If the Senate passes the law and the Constitutional Council determines it to be in line with the constitution, the National Assembly will forward a final version to King Sihamoni for promulgation. The law can be enforced 90 days after it is approved by the King.
Sok Ey San was unable to confirm how long it would take for the new law to be implemented.
In a recent interview with Radio France International (RFI), CNRP vice-president Eng Chhay Eang said that all 55 opposition lawmakers plan to write a letter to King Sihamoni by Friday requesting him to reject the new legislation.
The February amendment of the Law on Political Parties was approved by Senate president Say Chhum, who had assumed the role of Acting Head of State while the King was in China for a medical examination.
Brad Adams, executive director of HRW’s Asian division, called the CPP-led amendment an “attempt to make the opposition disappear” ahead of next year’s elections.
“The CPP and Hun Sen are absolutely scared to death of Sam Rainsy and the CNRP winning the next election,” he told RFA.
“They’ve probably done polling and realized that they will lose and they can’t think of any other way to hold onto power except to make Sam Rainsy disappear and become a non-person. But of course, that won’t work.”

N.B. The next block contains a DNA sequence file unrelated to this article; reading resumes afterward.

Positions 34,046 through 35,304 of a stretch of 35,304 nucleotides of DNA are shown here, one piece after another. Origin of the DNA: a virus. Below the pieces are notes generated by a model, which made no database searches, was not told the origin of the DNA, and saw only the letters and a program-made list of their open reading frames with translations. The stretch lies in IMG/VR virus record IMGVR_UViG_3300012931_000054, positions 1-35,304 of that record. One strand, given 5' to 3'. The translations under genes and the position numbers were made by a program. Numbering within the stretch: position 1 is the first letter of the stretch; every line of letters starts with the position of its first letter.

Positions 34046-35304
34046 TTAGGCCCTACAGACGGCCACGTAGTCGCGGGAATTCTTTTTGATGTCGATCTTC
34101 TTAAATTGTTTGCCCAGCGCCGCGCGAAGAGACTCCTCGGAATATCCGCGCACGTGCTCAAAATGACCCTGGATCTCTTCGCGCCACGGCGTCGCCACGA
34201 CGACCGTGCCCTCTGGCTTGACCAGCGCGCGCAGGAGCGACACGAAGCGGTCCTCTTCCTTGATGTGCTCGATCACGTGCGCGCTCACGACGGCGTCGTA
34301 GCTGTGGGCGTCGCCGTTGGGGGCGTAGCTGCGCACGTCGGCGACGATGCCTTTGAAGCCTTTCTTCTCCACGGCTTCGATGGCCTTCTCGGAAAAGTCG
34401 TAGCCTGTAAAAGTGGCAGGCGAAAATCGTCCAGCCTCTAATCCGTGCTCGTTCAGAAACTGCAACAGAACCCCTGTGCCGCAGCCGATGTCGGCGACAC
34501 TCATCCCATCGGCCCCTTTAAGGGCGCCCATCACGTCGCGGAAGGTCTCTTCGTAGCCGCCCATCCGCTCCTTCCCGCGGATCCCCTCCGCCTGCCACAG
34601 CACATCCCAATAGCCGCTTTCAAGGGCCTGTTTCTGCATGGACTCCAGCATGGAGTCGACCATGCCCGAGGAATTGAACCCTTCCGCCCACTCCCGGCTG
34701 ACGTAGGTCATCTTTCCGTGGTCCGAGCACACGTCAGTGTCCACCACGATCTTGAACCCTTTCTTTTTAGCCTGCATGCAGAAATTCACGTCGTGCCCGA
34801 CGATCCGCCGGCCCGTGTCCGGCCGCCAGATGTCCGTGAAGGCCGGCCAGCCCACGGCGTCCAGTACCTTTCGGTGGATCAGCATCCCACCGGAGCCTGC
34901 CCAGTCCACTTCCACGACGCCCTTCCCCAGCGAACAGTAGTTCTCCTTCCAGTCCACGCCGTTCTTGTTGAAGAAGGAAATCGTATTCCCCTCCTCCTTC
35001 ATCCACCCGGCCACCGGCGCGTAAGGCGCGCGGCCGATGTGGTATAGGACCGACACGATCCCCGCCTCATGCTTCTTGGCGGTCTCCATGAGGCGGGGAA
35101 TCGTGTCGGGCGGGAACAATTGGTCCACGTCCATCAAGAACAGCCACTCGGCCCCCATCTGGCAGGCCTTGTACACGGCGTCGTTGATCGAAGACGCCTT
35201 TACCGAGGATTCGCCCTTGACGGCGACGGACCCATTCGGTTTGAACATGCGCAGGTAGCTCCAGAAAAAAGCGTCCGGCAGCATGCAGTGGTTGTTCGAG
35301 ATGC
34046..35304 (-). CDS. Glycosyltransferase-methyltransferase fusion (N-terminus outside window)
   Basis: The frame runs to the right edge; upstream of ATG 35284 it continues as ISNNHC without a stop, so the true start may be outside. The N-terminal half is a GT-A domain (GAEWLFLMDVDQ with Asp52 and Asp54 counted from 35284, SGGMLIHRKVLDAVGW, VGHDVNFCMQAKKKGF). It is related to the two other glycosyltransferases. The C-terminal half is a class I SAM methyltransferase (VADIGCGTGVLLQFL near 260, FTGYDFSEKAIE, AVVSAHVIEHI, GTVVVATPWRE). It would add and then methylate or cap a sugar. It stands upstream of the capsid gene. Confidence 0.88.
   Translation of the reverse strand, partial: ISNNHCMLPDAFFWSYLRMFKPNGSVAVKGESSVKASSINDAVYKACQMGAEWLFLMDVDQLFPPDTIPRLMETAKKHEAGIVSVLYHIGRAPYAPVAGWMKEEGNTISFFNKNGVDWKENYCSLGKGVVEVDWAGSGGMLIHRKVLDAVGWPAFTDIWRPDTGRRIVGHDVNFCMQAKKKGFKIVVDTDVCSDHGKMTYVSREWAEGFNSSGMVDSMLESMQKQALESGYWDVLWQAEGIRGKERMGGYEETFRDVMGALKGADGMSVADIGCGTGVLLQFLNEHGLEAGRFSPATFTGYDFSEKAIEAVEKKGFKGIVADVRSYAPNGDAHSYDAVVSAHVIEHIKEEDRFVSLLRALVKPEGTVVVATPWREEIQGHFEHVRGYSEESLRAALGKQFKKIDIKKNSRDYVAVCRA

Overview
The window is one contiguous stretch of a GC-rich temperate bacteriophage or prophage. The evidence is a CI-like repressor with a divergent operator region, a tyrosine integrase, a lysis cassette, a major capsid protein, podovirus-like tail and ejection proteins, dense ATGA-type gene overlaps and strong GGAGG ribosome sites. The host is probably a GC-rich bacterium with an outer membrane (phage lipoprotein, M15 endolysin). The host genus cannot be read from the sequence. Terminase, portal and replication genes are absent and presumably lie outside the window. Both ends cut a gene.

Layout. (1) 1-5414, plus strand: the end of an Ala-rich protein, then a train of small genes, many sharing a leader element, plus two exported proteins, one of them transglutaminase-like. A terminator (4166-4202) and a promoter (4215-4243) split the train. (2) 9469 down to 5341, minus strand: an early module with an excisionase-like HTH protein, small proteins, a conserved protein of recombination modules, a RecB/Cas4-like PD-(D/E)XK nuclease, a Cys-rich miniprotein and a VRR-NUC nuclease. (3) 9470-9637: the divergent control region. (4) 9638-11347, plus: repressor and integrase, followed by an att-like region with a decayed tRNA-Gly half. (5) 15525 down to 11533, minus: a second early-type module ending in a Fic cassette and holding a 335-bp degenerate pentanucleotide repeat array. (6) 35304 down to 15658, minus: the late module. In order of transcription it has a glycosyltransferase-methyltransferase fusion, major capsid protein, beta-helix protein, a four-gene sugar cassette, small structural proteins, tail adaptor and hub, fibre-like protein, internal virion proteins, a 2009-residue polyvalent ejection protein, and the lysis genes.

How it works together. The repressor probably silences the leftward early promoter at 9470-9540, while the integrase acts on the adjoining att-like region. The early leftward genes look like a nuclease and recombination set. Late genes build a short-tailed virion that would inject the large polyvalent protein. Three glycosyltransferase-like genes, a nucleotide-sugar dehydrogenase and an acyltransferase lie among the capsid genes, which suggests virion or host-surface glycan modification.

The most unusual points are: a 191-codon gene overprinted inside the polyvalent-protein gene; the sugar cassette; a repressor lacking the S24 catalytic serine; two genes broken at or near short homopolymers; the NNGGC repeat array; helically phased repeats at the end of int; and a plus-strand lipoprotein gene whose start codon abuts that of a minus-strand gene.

Adams said that Sam Rainsy can continue to rally his supporters online, and that even if his name does not appear on next year’s ballot, the public knows that if they vote for the CNRP and the party wins, it would quickly repeal the amendment and permit the former party chief to rejoin.
He dismissed the amendment as a “pointless anti-democratic exercise” that would seriously damage the CPP’s image worldwide, and could call the legitimacy of a ruling party win in 2018 into question.
Furthermore, Adams said, if the CNRP is prohibited from participating in the general election because of the new law, “people won’t show up” at the polls.
“Governments have tried this in many countries around the world and it usually fails,” he said.
“This is usually the finish line for a dictatorial government, when it has to proceed like this, and it will undoubtedly blow up in the face of the CPP.”
Reported by Vuthy Tha for RFA’s Khmer Service. Translated by Sovannarith Keo. Written in English by Joshua Lipes.